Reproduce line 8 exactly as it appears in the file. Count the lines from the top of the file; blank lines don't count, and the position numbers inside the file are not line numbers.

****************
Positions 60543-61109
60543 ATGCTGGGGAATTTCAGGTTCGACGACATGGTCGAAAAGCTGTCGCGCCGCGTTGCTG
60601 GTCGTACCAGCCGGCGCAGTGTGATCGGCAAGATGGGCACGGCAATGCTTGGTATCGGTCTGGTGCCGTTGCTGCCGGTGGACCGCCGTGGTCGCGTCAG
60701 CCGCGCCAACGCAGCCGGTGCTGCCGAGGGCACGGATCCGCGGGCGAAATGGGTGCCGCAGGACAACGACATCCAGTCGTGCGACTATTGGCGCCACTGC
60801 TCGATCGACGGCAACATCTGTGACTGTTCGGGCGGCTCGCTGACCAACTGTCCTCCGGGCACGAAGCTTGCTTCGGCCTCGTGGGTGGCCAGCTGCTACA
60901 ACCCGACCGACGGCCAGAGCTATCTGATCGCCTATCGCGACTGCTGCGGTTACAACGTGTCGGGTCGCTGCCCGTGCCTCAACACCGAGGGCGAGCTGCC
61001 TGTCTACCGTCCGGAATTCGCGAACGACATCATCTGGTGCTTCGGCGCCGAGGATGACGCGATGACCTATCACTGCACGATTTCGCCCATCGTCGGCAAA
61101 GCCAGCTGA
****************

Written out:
61101 GCCAGCTGA